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Non-league Football

Cambridge United FC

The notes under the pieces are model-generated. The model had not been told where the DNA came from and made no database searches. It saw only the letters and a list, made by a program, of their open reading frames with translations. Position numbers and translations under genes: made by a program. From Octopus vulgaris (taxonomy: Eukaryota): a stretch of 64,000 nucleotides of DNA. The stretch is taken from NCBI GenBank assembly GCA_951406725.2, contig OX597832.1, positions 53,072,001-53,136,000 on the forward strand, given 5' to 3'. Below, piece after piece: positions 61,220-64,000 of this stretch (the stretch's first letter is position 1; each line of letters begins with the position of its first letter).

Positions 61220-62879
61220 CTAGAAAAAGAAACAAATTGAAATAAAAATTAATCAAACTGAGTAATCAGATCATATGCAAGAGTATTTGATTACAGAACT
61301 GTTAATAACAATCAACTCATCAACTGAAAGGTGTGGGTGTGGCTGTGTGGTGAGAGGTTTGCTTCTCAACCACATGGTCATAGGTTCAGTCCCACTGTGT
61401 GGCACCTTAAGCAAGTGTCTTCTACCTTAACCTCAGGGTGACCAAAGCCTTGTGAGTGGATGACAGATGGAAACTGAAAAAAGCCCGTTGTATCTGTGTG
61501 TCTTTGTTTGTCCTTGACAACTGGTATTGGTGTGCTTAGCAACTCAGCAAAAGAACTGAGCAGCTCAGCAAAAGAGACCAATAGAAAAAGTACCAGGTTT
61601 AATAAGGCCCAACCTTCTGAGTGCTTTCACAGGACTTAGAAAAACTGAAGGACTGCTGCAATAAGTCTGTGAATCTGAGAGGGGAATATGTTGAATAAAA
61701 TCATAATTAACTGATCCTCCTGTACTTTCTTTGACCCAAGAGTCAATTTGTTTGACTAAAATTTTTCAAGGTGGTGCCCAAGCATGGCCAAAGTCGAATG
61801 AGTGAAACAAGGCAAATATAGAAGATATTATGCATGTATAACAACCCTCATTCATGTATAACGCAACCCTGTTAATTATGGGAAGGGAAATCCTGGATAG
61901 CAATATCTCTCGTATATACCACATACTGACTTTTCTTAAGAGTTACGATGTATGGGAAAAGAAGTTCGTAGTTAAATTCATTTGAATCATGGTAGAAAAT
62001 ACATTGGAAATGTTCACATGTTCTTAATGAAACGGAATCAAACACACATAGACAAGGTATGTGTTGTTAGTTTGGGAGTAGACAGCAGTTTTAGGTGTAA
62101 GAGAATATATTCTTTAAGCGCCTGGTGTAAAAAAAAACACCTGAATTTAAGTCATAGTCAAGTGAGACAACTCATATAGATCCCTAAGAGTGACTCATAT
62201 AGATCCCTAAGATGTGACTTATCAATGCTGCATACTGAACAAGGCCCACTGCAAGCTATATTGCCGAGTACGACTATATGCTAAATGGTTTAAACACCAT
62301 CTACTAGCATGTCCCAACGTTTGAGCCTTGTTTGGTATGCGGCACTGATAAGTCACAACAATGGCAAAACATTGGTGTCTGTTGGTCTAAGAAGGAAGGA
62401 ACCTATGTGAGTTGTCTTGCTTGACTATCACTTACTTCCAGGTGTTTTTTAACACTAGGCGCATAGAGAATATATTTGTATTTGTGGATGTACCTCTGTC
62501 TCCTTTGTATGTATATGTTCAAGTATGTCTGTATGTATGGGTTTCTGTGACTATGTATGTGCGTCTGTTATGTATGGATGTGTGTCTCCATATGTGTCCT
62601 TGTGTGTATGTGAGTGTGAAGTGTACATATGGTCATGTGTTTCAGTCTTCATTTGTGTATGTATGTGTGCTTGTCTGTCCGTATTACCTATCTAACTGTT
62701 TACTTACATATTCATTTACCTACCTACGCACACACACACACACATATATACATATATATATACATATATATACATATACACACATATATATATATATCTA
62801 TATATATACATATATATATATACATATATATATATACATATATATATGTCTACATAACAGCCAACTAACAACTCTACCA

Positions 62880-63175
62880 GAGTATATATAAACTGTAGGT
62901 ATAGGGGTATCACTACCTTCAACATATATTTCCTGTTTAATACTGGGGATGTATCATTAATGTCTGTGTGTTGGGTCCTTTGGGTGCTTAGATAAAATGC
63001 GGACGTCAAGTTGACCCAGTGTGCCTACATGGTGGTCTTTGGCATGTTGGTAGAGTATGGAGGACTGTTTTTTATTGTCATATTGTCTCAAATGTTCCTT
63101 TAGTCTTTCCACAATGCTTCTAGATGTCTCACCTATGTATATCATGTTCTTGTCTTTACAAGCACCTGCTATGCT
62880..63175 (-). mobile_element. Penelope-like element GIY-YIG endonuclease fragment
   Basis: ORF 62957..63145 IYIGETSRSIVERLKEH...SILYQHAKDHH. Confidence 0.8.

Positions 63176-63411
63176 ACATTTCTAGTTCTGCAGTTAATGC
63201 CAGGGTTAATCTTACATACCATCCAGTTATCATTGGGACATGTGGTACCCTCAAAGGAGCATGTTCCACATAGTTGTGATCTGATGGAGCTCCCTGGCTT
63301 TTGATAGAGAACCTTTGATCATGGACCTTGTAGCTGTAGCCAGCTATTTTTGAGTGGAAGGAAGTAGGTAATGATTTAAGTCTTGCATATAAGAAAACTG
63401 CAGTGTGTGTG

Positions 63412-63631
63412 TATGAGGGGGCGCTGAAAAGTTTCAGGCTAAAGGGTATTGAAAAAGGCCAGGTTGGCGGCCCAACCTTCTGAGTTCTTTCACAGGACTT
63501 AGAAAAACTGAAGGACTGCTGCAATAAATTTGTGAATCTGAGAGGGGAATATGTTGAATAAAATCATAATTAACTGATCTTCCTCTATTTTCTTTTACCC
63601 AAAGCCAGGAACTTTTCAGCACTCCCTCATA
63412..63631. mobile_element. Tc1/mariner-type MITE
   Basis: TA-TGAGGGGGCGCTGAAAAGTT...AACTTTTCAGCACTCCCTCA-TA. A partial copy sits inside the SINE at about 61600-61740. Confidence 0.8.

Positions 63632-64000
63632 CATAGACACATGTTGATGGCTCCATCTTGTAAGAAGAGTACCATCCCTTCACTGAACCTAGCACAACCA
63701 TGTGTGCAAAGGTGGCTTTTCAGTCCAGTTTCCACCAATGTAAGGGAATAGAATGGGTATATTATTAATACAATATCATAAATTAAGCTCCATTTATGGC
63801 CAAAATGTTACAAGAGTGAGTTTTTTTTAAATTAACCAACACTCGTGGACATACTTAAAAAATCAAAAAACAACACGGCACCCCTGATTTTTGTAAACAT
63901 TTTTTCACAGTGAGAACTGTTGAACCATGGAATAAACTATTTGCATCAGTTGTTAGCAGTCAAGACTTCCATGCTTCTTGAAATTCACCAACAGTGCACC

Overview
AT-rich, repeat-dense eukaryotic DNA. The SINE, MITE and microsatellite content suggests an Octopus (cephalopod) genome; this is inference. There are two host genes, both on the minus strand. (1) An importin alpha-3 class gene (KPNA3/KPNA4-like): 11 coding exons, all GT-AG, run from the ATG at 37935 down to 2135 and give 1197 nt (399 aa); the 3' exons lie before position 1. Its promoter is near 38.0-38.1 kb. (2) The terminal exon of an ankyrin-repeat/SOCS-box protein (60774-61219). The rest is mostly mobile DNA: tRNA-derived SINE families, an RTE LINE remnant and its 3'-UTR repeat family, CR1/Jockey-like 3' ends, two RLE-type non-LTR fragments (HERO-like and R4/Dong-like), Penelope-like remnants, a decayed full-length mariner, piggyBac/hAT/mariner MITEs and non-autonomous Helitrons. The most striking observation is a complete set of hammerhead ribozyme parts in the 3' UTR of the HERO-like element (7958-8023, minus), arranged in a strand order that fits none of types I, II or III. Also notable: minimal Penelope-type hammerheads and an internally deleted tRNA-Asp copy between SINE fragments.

About The Abbey Stadium Cambridge United FCA classic lower league ground if ever I saw one, with four separate stands each with its own character.  The big main stand dates back to the start of time and has been pencilled in for redevelopment in the past.  The North stand, also known as the Newmarket Road End is where the home fans congregate, with its social club in the corner.  Opposite this is the new Marston’s Smooth Stand, built in 2002 it is an all seater affair and offers some excellent views but is given to the away fans. Cambridge United FCA selection of food and drinks is available at the tea bars inside the ground, including our award-winning bacon rolls. Next to the ground, the Supporters Club (owned and operated separately from the Football Club) is usually open to all supporters and serves a variety of hot and cold food and reasonably priced drinks. Entry to non-members is £1.  ‘Mr Chippy’ on Newmarket Road is a few minutes walk in the direction of the city centre (turning left from the front of the ground). Ten minutes walk in the other direction is a McDonalds. The record attendance at the ground is 14,000 for a friendly versus Chelsea which is significantly more than can fit in the ground today. How to get to The Abbey Stadium If you are coming by car then head up the M11 until you reach junction 14.  Take a turn onto the A14 East, passing the junction for Histon if you remember that one.  Then exit the A14 at the fourth junction (situated east of Cambridge), up the slip road to the roundabout (signposted Stow-Cum-Quy). Turn riht onto the A1303, and return westwards towards Cambridge. Go straight over the first roundabout, passing Marshall Airport to the left. Go straight over two sets of traffic lights to a roundabout. The Ground’s floodlights can be seen from here and McDonald’s is on the right. Cambridge United FCTurn left onto the ring road. Turn right at the first roundabout (a large Sainsbury’s is on the left here), and go along Coldham’s Lane. After half a mile, immediately after the traffic lights (at the Greyhound Public House) turn right into Coldham’s Road before the railway bridge.   There is no car parking at the ground and you will have to find a space in the nearby streets.  Journey time from Lewes should be around 2hours, excluding the usual Saturday jams at the Dartford crossing.  Don’t forget your £1.50 for the toll each way. There are regular services to and from Cambridge Railway Station, where taxis are available or the Citibus C3 service runs from the station every ten minutes during the day and at longer intervals in the evenings to the stop by the ground at Ditton Walk. To walk from the railway station to the ground could take 25-30 minutes. Walk away from the station along Station Road and take the first right, (Tenison Road). Take the first right again, (Devonshire Road), follow this round to the left, up to the next junction. Turn right – again – onto Mill Road. Walk over the railway bridge, then take the third left, (Sedgewick Street). Follow this road, pass a set of traffic calming barriers, and shops (at this point you are in Cromwell Road) to a T-junction, (Coldham’s Lane). Ahead of you should be a large field (Coldham’s Common). Go into this field and follow a path under the railway bridge to the away turnstiles.  Trains run every 30 minutes from Kings Cross and take 45 minutes. Admission Ticket prices vary from £17 in the main stand to £14 in the South Stand as a visitor.  Programmes are £3 and available inside the ground. Our last visit – February 2011 v Kidderminster Harriers We’ve all seen those American movies immortalising the road trip, that carefree adventure on the open road, punctuated by freedom, adventure and hilarious consequences normally involving accidentally driving into “no go” areas, visiting churches dressed as strippers (or strip joints dressed as Nuns) and setting fire to hotel rooms. Well occasionally we get the opportunity to go on a road trip of our own. Who needs strippers and alcohol fuelled conceptual pranks when you could go to Cambridge, Mansfield, Hyde and Gainsborough all in the space of five days. We are really living the dream here I can tell you. And who needs a convertible to cruise Route 66 when you can have a 6 year old Zafira with crappy air conditioning cruising up the A1? It was of course Half Term and thus that means time with the family and football. The two go hand in hand right? Well, they do in the TBIR book and so we were heading up north to spend time with the extended CMF family, meaning some jolly japes with Northern Steve. And he had lined up quite a feast of football fun for us. A Evostik Premier League double header with Glapwell versus Stamford followed by a trip to see Gainsborough Trinity versus Gloucester City with the Blue Square Bet North game sandwiched in the middle between local Manchester rivals Hyde United and Stalybridge Celtic? Jealous yet? Well how about if I tell you they would be book-ended by Cambridge United versus Kidderminster Harriers and Lewes versus Ebbsfleet United. An 800 mile road trip encompassing five games in five counties. Green with envy now? Non League football is important to me, and it should be to you dear readers too. Because if Non League football dies, then eventually so will the game at the highest level. I love nothing better these days than heading off for some new grass roots destination and feeling the history ooze through the pores of a ground with real history. Attendances in all levels of football are falling on the whole. Premier League, Championship, Football League and Non League. Some fans are being priced out, but in general we are now reaping the reward of the lost generation of fans, the teenagers and young adults who were priced out of attending games in the past decade. And the situation is just going to get worse. Unless clubs start to encourage Dads and Sons back onto the terraces/shiny plastic seats those seats will sit empty in ten years time. Cambridge United FCNon League clubs are doing their bit to grab this space. Many clubs at the Blue Square Bet level offer free admission for children, others charge a nominal pound or two. So I was going to do my own research as to how five different clubs were approaching the situation, starting with a Friday night visit to The Abbey Stadium to watch Cambridge United host Kidderminster Harriers in the Blue Square Bet Premier league. A few weeks before the game there was some doubt if there was actually be a game on at all. Despite a decade ago this game being a Football League clash, Kidderminster had come into the game in a whole world of financial trouble. On Sunday 6th February The Non League Paper had led with the headline of a potential move into administration for the club, the result of trying to chase the dream back of the Football League. Cambridge United themselves were hardly out of the financial woods. They too had invested in trying to get back in the league, and went into the Play Off Final in 2009 against Torquay United as favourites, only to see the Seagulls win 2-0 on the day.  Manager Gary Brabin was announced as the Conference manager of the season and was then promptly sacked by the board for not getting them back into the lead.  Nothing like a dose of realism from the men in charge. He was replaced by ex-Leyton Orient manager Martin Ling, who lasted just 8 days, resigning over “irrecoverable differences of opinion with owner George Rolls”.  Rolls then left and a new board was appointed and guess who they chose as new manager?  Martin Ling. Cambridge finished Ling’s first season in 10th place. This season, with the club sitting again in 10th place in early January the club’s owners put the club up for sale citing the need for new funds to take the club forward. Despite interest being expressed from a number of parties, no new owner has yet been found. The club’s landlords Grosvenor Group revealed the plans for a new community stadium, including potential new locations both within the city and outside it.  As if this wasn’t enough for the long suffering fans, Martin Ling left the club and has been replaced for the time being by Jez George. Who needs stability in football eh? Cambridge United FCOur last trip to The Abbey Stadium had been in September 2009 in an eventful game for more than one reason. On that sunny day we had seen the home team take a 3-0 first half lead against ten-men Luton Town, only to end up losing 4-3 in a game that ended with riot police on the pitch. On that day we had been guests of Luton Town manager Mick Harford and after the game we sat down with him and discussed his tactical genius and what he said in the dressing room at half time. Harford was a hero to the Luton faithful and so hundreds, if not thousands of fans were amazed that just four days later he was sacked by the club as they sat in 5th place after just a handful of games into their first game since relegation from the Football League. And where did they finish eight months later? In 5th place of course. Football madness at its best. Cambridge United 1 Kidderminster Harriers 2 – The Abbey Stadium – Friday 18th February 2011 I simply cannot get my head around some of these ground names.  Earlier today I read an excellent blog post on European Football Weekends about the Hamburg derby, which was being played at the Intech Arena.  Where?  Well apparently HSV’s Volksparkstadion had been renamed AGAIN this summer.  AOL Arena, HSH Nordbank, Colorline, Mighty Mouse Arena – it’s all the same to me.  So forgive me Cambridge fans for not saying I visited the R Costings Stadium for this game.  It is the Abbey, and will always be the Abbey.  Rant over. Cambridge United FCThere was a time not long ago when Cambridge United won an award for the best League ground to visit(a scoring matrix from a book written by Jon Ladd) primarily due to their bacon rolls.  Unfortunately the bacon was not as I always remembered it and so I headed for a drink instead.  After a quick beer in the Green King portable pub in the car park (a portakabin done out with a bar inside) I headed Stand behind the south end goal at The Abbey and you can feel the history seeping its way from the old Main Stand or the covered terrace, in a time when John Beck played it long, and Dion Dublin well was simply long.  On a cold February night with the TV cameras from Premier Sports in attendance the locals had come out to support their team. Ah Premier Sports.  Now that is a strange deal.  Picking up the pieces from the collapse of Setanta, Premier Sports are showing 30 games this season on a pay per view model.  So far they have not released any subscription figures but I would not imagine many nationwide fans would have paid their £6.99 for this one.  So it is unclear who is the winner in this deal. The game started with a flurry of open play with both teams on the front foot.  Both keepers were called into action during the opening twenty minutes and a goal looked imminent, ruining my 8/1 on a goalless draw. Cambridge United FCAlmost on the stroke of half time Kidderminster opened the scoring, perhaps against the run of play.  A long cross from the right was missed by the Cambridge defence and found its way to Sean Canham who drilled the ball home.  Just two minutes later Cambridge were almost level when a free kick from the edge of the box was headed off the line by a Kidderminster defender. The main talking point in the half was the five yellow cards shown by the referee.  Was there a bad tackle anywhere?  No, but he fell into the trap of booking one player so early on that any similar tackle had to result in a booking.  Shame really as it spoilt an attacking half. Oh, I forgot to mention that one the way I heard a cringeworthy advert on the radio on the way up.  “A right old cockney knees up” can be had by all on Monday night at Upton Park for the game versus Burnley.  For ONLY £49 you get a pie and mash supper, a pint, a programme, a padded seat and “much much more”…well based on the fact a ticket is £15, a programme £3.50, a pint the same and pie and mash is lets say a £5 it must be more than £23 worth of “much more”.  Desperate measures from an increasingly desperate club.  Back to the Blue Square Bet Premier… Cambridge United FCHow’s your luck! Five minutes in, Cambridge break and Kidderminster full back Vaughan who has already been booked hacks down the Cambridge forward.  The referee calls him over, and it appears he is going to get a second yellow.  Harriers captain Briggs protests, the referee sees the linesman’s flag up for offside and so cannot book Vaughan for the tackle but books Briggs instead for his protest! The game ebbed and flowed after that.  Both team had chances and with the last throw of the dice Cambridge used up their substitutes.  With the first minute of injury time played Adam Marriott looked to have rescued a point for the home side as he scored from a free kick some 25 yards out.  But when the luck isn’t with you, it really isn’t with you and two minutes later Kidderminster’s substitute Jamille Matt headed home the winner from Matty Blair’s excellent cross. The defeat meant that Cambridge had now gone eight games without a win and slid further down the table, whilst three points game the Harriers a vital boost upwards towards the playoffs. The roadtrip was well underway…next stop Glapwell, or so we thought! More pictures from the evening can be found at our Flickr stream here. Our last visit – September 2009 A change in format this weekend….A match report first, followed by an exclusive chat with Luton Town’s Mick Harford in his last ever public interview as the Hatters Manager, the newest fan of the Blog.  And what a game it was.  Seven goals, appalling refereeing, a sending off, the first appearance of the season of the riot police, Football Jo on her best behaviour for some reason and a reality TV star…not often you can say you see all of that in 90 minutes of Indian Summer.  All that was missing was my EFW logo…Please forgive me Danny… Cambridge United 3 Luton Town 4 – The Abbey Stadium -Saturday 26th September 2009 The start of the comeback Forty three minutes into this game Liam Hatch needlessly challenged late for the ball in no-mans land near the Cambridge by line and was shown a second yellow card.  Luton were 2-0 down, playing against Cambridge and a referee who seemed to be blind to what had gone on before, and coming on the back of some important defeats on the road recently, had nearly two thousand away fans baying for blood. The game had started well for the Hatters.  They passed the ball well, creating some early chances for Hatch and Gallen up front.  But in the twentieth minute it was the home team who took the lead against the run of play as Courtney Pitt turned in the ball from close range after Mark Beesley had squared the ball.  One became two thirteen minutes later when the referee saw a challenge in the box Anthony Tonkins that nobody else in the stadium saw and he awarded a penalty.  Liam Hatch protested too much and was booked for his haranguing of the official.  Holroyd made no mistake from the spot, and it looked all over for the visitors.  After recent away defeats at Oxford and Wrexham many of the fans had come expecting a better performance, and despite the efforts of the players, they had been done up like a kipper by the officials.  The away fans occupying the terrace along the side of the pitch let their feelings be known and some over zealous policing took a manageable situation to the brink of all out hostility. On the other side of the pitch in the Main Stand the non-playing Luton Town players had had enough of the abuse being levelled at them, and led by Kevin Nicholls they attempted to head to the South Stand, only to be blocked by the police who insisted they went down the tunnel instead.  Harford looked in disbelief as Hatch picked up his second yellow and stayed behind on the edge of the tunnel to have “a word” with the referee, knowing that public opinion was definitely swinging against him. What was said at half time will remain a mystery (we did ask him afterwards) but whatever it was it deserves to be up their with Al Pacino’s speech in The Whole Nine Yards. Three minutes were on the clock when the veteran Kevin Gallen turned the ball in from close range after the keeper had made a great save.  Luton went on the attack immediately afterwards, coming close to an equaliser before five second half minutes were on the clock.  They did have to wait though until the 60th minute for that.  Gallen picked up a loose ball outside the penalty area and squared it to Ross Jarvis who picked his spot and gave the Cambridge keeper no chance.  The fans went wild, quite unsure as to what they were seeing on the pitch.  The local police took the jubilation for some sort of mass violence and went into the crowd to try and remove a few of the most “boisterous” fans.  A minute later it was 3-2 to Luton as Kevin Gallen found himself one on one with the keeper, and despite his effort being saved, Jake Howells was on had to complete a remarkable recovering.  In the ensuing celebrations Howells hurt his leg and another twist to this amazing game took place as he could take no further part. So three goals in eighteen second half minutes had left the home teams and fans stunned.  Martin Ling made a tactical change, and for the first time in the half Cambridge launched an attack against the ten men.  Two minutes after Luton had taken the lead it was 3-3 as the impressive Tyler in the Luton goal made a great save from Hatswell’s header only for Holroyd to smash the ball home form the equaliser. Five minutes later Cambridge almost took the lead as another Tyler save rolled along the goal line just needing a touch from anyone.  The crowd were then treated to ten minutes to relative calm until the referee decided to take centre stage, awarding a penalty to Luton after some pushing and shoving in the area by Brian Saah, who in fairness had actually been booked for a similar offence a few minutes before.  Harsh, but equalling up the decision from the first half.  Up stepped Gallen and it was 4-3 to Luton. Five minutes of injury time proved too much for many fans who could not watch, but the final whistle was greeted by jubilation from the 1,700 away fans (including Cerys Matthews from Catatonia), although the scenes of Riot Police on the field, police dogs outside the gates and a police helicopter flying overhead was hardly what you expect from Blue Square football.  Game of the season so far and a win that took Luton shooting back up the table. The team here at The Ball is Round pride ourselves on our contacts within the game.  After a year of working with Danny Last and his magnificent Logo gallery with all of the good and famous in Non-League football, I though it was time I delivered a big fish of my own. After all it’s not what you know but what you know about someone else that you can use to your advantage that matters.  Now I am not revealing any of my sources, but when I approached Mick Harford, current manager of Luton Town and generally all round nice guy, he agreed to a chat within seconds after the game versus Cambridge United with Football Jo, Lolly and myself. Harford build a reputation through his career as a no-nonsense type of centre forward.  Blessed with height and more than a match for most centre backs, he played for ten clubs over a career that spanned over 20 years, 600 matches and nearly 200 goals.  A goal every 3 games is a decent return in anyone’s book and coming in a time when the Premier League was at an embryonic stage and the foreign invasion had not yet started you can only wonder was he would have achieved in the modern game where training regimes would have strengthened his game, and the quality of the ball into the box would have been so much better for him to get on the end of. He was also known as someone not to mess with.  Legend goes that when he joined Wimbledon in 1994 he was spared the usual new signing initiation ritual for the other squad members fear of reprisal – and this included a squad including shrinking violets such as Vinnie Jones, Robbie Earle and Marcus Gayle.  He stayed on at Wimbledon after his playing career ended at the grand old age of 38 and picked up his coaching badges, and working with Joe Kinnear.  When Kinnear went onto Luton a few years later Mick went with him and masterminded their promotion season in 2001/02.  Spells at Nottingham Forest, Colchester United, Rotherham United and Queens Park Rangers followed before the opportunity arose to return to Luton Town in February 2008.  He joined a club in turmoil from the previous management and coaching staff, a club destined for relegation and being investigated by the Football League for all sorts of “irregularities” he inherited.  Try as he could the club could not avoid Administration and the ten point penalty that went with it effectively ended all hope long before the final ball was kicked. Happy with the interview Worse was to follow in the summer when the club were hit with a massive 30 point penalty for various reasons by the Football League, including exiting Administration – which for some reason the footballing authorities deemed twice the sin as entering it in the first place.  Harford vowed the club would try to survive against all the odds, and pulled off a remarkable achievement in guiding the club to the Johnstones Paint Trophy Final at Wembley, and then beating Championship bound Scunthorpe United in extra time.  Without that penalty the club would have finished in 15th place in the division – justice? I don’t think so. At what point last season did you realise all of your hard effort was in vain? When I was told that we had been relegated after the match at home with Chesterfield in April.   Whilst we came away with a 0-0 draw from that game Grimsby Town’s 2-0 defeat of Notts County meant it was mathematically impossible with just four games left. What did you say to the team when relegation was confirmed in the dressing room? There wasn’t alot of talking going on but after a while when the players had realised the situation I said “Look at the clock and remember this time and date. This is the new beginning of Luton Town FC. Thanks for all your efforts and I’m sorry it was all in vain.” For the final four games when you knew you were going to be playing in the Blue Square Premier, how did you motivate yourself and the team? Motivation to go out on the field and play our best was never an issue because we are professionals and we had a responsibility to the fans and the other teams in the league who still had something to play for. Turning the attention to this season, what will you class “success” in May? Promotion.  Simple as that.  Getting Luton Town back into the Football League. Preparing the half time rant Tuesday 11th August 2009.  First home game at this level in front of an impressive 7,000+ crowd at Kenilworth Road.  Eighteen minutes on the clock and Mansfield take the lead. What went through your mind? Here we go again! But the plan worked over the ninety minutes and a 4-1 victory was a fair reflection on the chances we created. How much homework have you done on the division as a whole? A lot and it’s an ongoing process.  There are quite a few teams we have never come up against and so homework is vital –  Watching games, speaking to other managers and players.  We only have one objective this season – Promotion.  That is what I will use as the yardstick for success.  In the first few weeks of the season it is obvious from the teams we have played (such as Forest Green, Gateshead, Kettering Town, etc) that they raise their game against us.  We are a big scalp for them, and for many it is their Cup Final.  The one game I am looking forward to is the one that wins us promotion. Luton+Town+v+Scunthorpe+United+Johnstones+3VUvK3cbpY_lAfter your success in winning the JPT at Wembley Stadium last year, what about a nice cup run? Of course I wouldn’t say know but the league is the priority.  If I had a hand in the draw I’d love to get Watford or Millwall – that would be quite an atmosphere! So was that final the highpoint of your career in football? As a manager definitely.  Not many managers these days can say they have won a cup at Wembley.  I have been very fortunate to win one both as a player and a manager but the win last season was special as being a manager means you are responsible for so much more. My highpoint as a player was my second cap for England against Denmark at Wembley in 1989.  One of the lowpoints was the moment I realised that I couldn’t carry on playing.  After Wimbledon played Aston Villa in 1998 I damaged by Achilles again and realised that I would need an operation.  At the age of 38 1/2 I felt that was a step too far. So you played for England under the late Sir Bobby Robson.  How did you find out you had been called up into the squad? At the time I was playing at Luton Town, and we were on a great run (it was the year that we went on to beat Arsenal at Wembley in the League Cup Final).  England had a friendly coming up away to Israel in Tel Aviv.  I found out I had been selected for the squad after the FA sent a letter to the Club, and the manager Ray Harford (no relation I should add!) called me into his office and told me.  I made my debut in the second half when I came on for Clive Allen.  The game ended up 0-0. So some of the best moments of your career have come at Luton Yes.  Both as a player and a manager.  And that is why it was so disappointing to be relegated last season because even with the 30 penalty point I thought we could get out of it.  I had a great time with the club as a player and settled in the area.  My son was born in Luton, I have so many friends in the area and have built a strong affiliation with the people at the club. Who inspired you as a player, and as a manager? I was a Sunderland fan from boyhood and was greatly inspired to become a player by Bob Stokoes team that beat the great Leeds United team in the 1973 FA Cup Final.  Brian Clough stands out as a great inspiration as a manager – he wanted his team to play good football and never wavered or compromised. Lolly and big Mick Looking back on your career which I believe covered nearly 600 games for 10 different clubs, what stadiums stand out? As a player I thoroughly enjoyed playing at Wembley obviously, as well as Old Trafford.  As a manager I remember going to West Ham’s Upton Park at Christmas in 2004 when I was at Nottingham Forest and that was one of the most hostile places I had been – no Christmas cheer for us there! Best player you played with? Chris Waddle without a doubt!  I was a strong, abrasive and technical player, and he was cultured and skillful.  What a combination! So lets turn our attention to the game today.  What do you think about the events at Manchester City and Real Madrid in the past few months? Good luck to them!  But in the longer term it will push English players further down the ladder at Manchester City and could weaken our national side.  In terms of the whole Ronaldo saga I am not sure whether they wanted the player or the brand.  Either way £80million is a hell of a lot of money to spend on one person. Talk us through some of your matchday preparations I have a Lucky Suit that has seen me through some good times.  After the game I will sit down and watch the video of the game, look at the components of the team and individuals and plan some ways to improve and ways to eliminate the mistakes.  I then translate these into plans for training.  Alas my knee is too sore for me to take part myself! I do make a habit of never listening to the football phone ins! So there we have it.  Mick has promised to give us more during the season, and we wish them well and officially appoint Luton Town our “Football Friend” of the Blue Square Premier League this season, and Mick an honorary member into the TBIR Hall of Fame.